As pen enthusiasts, many of us are on a journey to find pens, inks, and paper that fit our writing styles and personal tastes. One of the things that I search out are Extra, Extra Fine Nibs. There are a lot of things I have learned in my search to find and acquire pens with these nibs. This article captures some of the things that I have experienced.
What I want is a pen that writes a very, very fine line.
Manufacturers and NibMeisters use different terms to describe the options available. So what terms should we use to describe this capability? Is it Extra, Extra Fine, or Needlepoint, or some other term? Manufactuers use different terms: Ultra Extra Fine for one Japanese company and Extra, Extra Fine for another. Some NibMeisters use Japanese Extra Fine/Needlepoint, and others use terms like Extra Extra Fine/Turk. There seems to be no consensus as to what to call this category of Extra, Extra Fine nibs. Because of this, I will will use the term, More Fine Than Extra Fine (MFTEF) in this article.
Moving to Japanese Extra Fine
A few years ago, when I found myself becoming part of the fountain pen community, I purchased a Pilot Metropolitan as a starter pen. My preference in pens up until then had been Gel pens from Japan in the 0.28 to 0.3 range, like the Zebra Sarasa Clip pen. Not long after acquiring the Pilot Metro, I read about a pen modification for the Pilot Metro that involved taking the nib out of an Extra Fine Pilot Penmanship pen and putting that nib into a Metro. I did that modification and it was very much what I wanted to write with. Both of my Pilot Metros now have this modification.
As I became more interested in using fountain pens, I learned that the prevailing consensus is that Japanese nibs are more fine than European nibs. Some manufacturers make Extra Fine nibs that work well sometimes and sometimes not. Japanese manufacturers are more consistent than others in making Extra Fine nibs. The Japanese companies Sailor and Pilot have been my go-to manufacturers for EF nibbed pens. I have a Sailor 1911 demonstrator that produced a very fine line out of the box. In my Stylo Art Pen there is a Pilot Extra Fine nib that is just wonderful.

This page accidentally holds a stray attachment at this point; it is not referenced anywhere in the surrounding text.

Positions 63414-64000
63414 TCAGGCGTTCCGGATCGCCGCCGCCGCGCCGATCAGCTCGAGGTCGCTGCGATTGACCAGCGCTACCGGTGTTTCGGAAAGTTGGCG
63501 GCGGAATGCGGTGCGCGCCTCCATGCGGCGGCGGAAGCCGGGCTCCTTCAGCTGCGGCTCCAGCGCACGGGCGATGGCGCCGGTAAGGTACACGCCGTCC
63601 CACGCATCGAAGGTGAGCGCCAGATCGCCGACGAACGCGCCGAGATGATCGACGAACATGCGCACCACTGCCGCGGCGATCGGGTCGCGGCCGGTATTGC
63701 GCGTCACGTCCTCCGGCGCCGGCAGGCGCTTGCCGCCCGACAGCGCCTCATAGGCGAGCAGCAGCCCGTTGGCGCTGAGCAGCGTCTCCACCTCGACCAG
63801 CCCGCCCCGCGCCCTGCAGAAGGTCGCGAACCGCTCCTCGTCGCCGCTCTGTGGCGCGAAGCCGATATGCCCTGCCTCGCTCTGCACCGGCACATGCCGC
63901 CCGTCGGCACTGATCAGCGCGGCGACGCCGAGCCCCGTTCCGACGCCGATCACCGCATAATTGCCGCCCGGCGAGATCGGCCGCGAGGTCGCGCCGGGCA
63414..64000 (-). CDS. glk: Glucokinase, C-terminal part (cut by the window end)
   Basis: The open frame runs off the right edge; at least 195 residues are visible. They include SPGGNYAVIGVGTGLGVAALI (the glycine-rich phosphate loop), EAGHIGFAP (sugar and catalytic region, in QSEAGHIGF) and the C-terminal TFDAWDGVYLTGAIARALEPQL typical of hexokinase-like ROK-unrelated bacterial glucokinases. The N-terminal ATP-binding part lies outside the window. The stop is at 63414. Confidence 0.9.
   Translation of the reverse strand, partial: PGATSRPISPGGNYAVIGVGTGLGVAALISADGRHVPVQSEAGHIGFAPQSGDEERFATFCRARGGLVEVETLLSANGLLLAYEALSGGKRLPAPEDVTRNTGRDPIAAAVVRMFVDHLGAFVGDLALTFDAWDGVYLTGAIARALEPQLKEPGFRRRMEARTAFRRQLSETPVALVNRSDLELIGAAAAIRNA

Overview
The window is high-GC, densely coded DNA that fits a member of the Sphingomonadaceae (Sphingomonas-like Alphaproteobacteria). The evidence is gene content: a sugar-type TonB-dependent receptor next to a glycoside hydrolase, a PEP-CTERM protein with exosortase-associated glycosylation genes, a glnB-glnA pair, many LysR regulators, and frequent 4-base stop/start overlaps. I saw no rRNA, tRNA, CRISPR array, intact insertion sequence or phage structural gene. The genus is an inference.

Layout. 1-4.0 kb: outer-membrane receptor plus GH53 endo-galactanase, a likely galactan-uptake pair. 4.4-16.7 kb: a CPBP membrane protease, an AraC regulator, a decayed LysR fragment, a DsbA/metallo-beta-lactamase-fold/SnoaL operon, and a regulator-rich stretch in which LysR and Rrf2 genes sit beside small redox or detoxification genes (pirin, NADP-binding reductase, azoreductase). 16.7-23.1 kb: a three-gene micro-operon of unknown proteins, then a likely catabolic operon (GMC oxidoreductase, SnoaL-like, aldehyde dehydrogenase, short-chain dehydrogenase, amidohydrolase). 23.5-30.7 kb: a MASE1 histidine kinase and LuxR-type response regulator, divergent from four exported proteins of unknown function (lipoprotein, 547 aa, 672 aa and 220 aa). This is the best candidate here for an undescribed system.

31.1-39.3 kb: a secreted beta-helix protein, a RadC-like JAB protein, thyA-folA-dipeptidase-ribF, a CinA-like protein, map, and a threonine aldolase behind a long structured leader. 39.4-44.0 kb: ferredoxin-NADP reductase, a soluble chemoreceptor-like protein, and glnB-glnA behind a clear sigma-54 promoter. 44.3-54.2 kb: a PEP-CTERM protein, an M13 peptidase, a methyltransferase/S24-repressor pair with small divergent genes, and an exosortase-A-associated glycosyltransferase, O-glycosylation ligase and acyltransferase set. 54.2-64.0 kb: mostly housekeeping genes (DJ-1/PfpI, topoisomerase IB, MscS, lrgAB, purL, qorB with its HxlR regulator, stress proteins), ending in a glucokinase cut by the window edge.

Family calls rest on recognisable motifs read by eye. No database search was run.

Finding MFTEF at Pen Shows
In the San Francisco Bay area where I live, there is a yearly pen show where there has been a great selection of pens from some wonderful makers. For the MFTEF nibbed pens, there seem to be fewer of these nibs in pens at the San Francisco (SF) Pen Show.
Franklin-Christoph offers a wide variety of nibs for their pens and one of their options is a Needlepoint Nib from Mike Masuyama. After buying a pen at the SF Pen Show, Franklin Christoph’s Nibmeister went over the nibs to ensure optimal performance. The two Needlepoint Nibs that I have on my Franklin-Christoph pens are among the best writing nibs that I have. As much as I like the Franklin-Christoph nib options, they are an exception. Few pen manufacturers match the Franklin-Christoph MFTEF options or their exacting standards of nib quality.
I have also found some MFTEF nibs at Peyton Street pens by trying out several of the EF nibs they have at the show. Peyton Street had a selection of Sheaffer nibs one could try and then choose a new pen body to go along with it. With a little time and patience, I was able to find nibs that worked for me.
It is important to note that the absence of Susan Wirth is really felt in this area. Her table had a wide selection of nib styles, from needlepoint to various stub sizes, to try out. At the first two SF Pen Shows that I attended, Susan’s table had a nice selection of MFTEF pens that I was able to sample and I did purchase a couple pens that had been customized to Needlepoint.
Getting a Nib Modified
Because of the challenge of finding MFTEF nibs as a standard option, I have found myself making use of nibmeisters to customize pen nibs. NibSmith, Nib Grinder, and Mike Masuyama are three nibmeisters that I have used and can heartily recommend. Using nibmeisters, I have been able to have pens that I liked, like a Conklin Nighthawk or a Karas Kustom Ink, modified into a MFTEF nib. I have been very happy with the results and have no reservations about considering using their services in the future.